Examining Expert Evidence

This article considers how to deal with expert evidence when the other side discloses it during the course of litigation. The issue is that many advocates, particularly those who are junior (or those like myself are commencing their second sixth), may not challenge the expert sufficiently in order to test his evidence. This might be for a variety of reasons but may include: a lack of knowledge about the subject area, a feeling of acquiescence in the sense that the expert must be right or a feeling of inferiority compared to the expert who may have many years of experience. These feelings may all lead to an expert going unchallenged or not adequately challenged during cross-examination. The advocate must remember one of the key purposes of cross-examination is to put your client’s case. In cases where there are experts this duty to put your case requires the expert and his underlying evidence to be robustly challenged. The way in which this is done depends on the expert and their evidence but this article aims to provide some general practical tips for those who cross-examine experts.

An expert is defined in CPR 35.2 as a person “who has been instructed to give or prepare evidence for the purpose of court proceedings.” Herein lies the first potential problem with expert reports. He has been ‘instructed’. Unless the expert is jointly instructed, each party may have an agenda of proving their respective cases (to the extent that is ethically permissible). Instructions to experts may be written with this agenda in mind and of course the expert is only obliged to answer the questions that are put to them. If not provided within the report itself, the advocate should request to see the instructions that the expert was given as this may provide a ground for challenge if the underlying instructions are written in a way as to procure a certain answer or if there are certain obvious questions that have not been asked.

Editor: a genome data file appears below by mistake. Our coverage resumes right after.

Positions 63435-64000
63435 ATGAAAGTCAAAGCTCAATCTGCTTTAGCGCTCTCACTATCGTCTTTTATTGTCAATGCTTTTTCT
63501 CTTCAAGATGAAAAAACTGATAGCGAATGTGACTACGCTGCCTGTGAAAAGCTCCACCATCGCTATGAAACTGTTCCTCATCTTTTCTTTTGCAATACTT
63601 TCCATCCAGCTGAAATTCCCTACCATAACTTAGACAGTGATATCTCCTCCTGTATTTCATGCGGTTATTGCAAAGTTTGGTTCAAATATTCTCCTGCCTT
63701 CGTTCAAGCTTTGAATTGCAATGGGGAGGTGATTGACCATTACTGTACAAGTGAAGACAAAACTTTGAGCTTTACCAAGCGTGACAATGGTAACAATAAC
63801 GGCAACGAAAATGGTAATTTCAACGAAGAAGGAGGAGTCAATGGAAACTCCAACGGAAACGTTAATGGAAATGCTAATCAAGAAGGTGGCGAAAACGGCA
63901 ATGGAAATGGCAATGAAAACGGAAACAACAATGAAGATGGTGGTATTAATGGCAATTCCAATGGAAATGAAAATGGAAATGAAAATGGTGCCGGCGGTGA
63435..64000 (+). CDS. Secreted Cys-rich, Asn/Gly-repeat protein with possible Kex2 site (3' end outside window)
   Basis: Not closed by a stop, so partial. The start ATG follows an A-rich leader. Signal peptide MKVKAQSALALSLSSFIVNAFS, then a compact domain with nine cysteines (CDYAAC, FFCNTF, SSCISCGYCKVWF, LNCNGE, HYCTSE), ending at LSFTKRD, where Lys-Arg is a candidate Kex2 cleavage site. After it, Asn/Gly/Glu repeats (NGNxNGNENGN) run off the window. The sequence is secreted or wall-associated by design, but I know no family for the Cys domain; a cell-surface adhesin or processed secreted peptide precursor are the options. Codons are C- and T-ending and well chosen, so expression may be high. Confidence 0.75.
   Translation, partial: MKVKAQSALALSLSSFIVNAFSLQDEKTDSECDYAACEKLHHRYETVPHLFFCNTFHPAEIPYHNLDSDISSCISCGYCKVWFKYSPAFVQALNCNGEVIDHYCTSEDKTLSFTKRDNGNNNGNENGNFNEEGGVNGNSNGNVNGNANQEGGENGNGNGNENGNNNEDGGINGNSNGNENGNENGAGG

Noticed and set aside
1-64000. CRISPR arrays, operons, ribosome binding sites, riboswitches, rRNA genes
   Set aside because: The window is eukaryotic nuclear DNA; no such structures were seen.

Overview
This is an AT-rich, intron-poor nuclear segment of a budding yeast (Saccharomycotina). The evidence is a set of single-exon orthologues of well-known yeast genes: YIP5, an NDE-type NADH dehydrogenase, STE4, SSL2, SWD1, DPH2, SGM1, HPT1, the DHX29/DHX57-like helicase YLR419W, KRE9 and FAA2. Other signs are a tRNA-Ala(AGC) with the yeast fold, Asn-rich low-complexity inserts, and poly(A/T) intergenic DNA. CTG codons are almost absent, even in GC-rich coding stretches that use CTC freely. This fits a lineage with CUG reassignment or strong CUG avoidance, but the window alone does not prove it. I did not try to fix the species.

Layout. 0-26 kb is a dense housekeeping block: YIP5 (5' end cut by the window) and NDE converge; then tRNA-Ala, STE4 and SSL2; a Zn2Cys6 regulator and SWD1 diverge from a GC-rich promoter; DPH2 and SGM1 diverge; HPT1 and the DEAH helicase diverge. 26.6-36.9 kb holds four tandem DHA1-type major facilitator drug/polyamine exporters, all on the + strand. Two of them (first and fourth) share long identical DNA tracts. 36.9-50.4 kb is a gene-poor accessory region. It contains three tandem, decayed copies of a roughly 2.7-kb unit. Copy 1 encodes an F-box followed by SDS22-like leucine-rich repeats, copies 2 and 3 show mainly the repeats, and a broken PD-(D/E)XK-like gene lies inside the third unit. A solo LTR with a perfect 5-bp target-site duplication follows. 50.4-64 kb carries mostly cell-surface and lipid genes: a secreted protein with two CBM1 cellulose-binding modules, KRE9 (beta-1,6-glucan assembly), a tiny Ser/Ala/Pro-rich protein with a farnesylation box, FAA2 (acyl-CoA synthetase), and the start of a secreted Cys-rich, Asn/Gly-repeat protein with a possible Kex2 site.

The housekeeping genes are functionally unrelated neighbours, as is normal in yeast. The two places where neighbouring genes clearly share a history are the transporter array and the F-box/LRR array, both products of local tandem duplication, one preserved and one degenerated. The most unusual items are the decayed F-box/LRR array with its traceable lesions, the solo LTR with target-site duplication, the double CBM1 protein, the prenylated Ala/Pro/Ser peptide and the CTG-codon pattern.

The advocate needs to be aware of the potential for bias, both conscious and unconscious. The expert may have a private agenda i.e. he may seek support for a particular cause; or if acting regularly for a particular client he may be eager to please so as not to lose the business of that client. There are many recent cases where the lack of independence by the expert has resulted in deficiencies in evidence. In Liverpool Victoria Insurance Company v Zafar [2019] EWCA Civ 392 the expert was sentenced for contempt of court as the court found that “… the fact that he or she is acting corruptly and makes the relevant false statement for reward, will make the case even more serious; but it will be a serious contempt of court even if the expert witness acts from an indirect financial motive (such as a desire to obtain more work from a particular solicitor or claims manager), or without any financial motivation at all, and even if the expert witness stands to gain little financial reward by it.” This demonstrates the seriousness with which the court takes experts who are not complying with their duty to the court. The advocate must be alive to the need to consider any potential bias that may taint the evidence and be prepared to challenge this in oral evidence.

There are a number of routes by which the evidence of the expert can be robustly tested. I have selected some of the more general examples but there are other potential routes of challenge that may be applicable on the facts.

Qualifications and Experience

The advocate should review the expert’s qualifications and experience. The advocate must consider whether his expertise is pertinent to address the issues in the case. For example, a cardiologist would not be best placed to give evidence on the mental health of an individual, but a psychologist may be. Also the advocate should consider what the expert’s experience actually is – how long did he spend in practice? Is he still practising in the field of his expertise or is he now in academia or a different field? This is important as this could be used to determine whether his knowledge is actually up-to-date with the current practice in the relevant field. This may or may not be evident on the face of the report. If it is not, the advocate in preparation of the case should get a copy of the expert’s CV and assess whether any of these challenges can be legitimately made against the expert.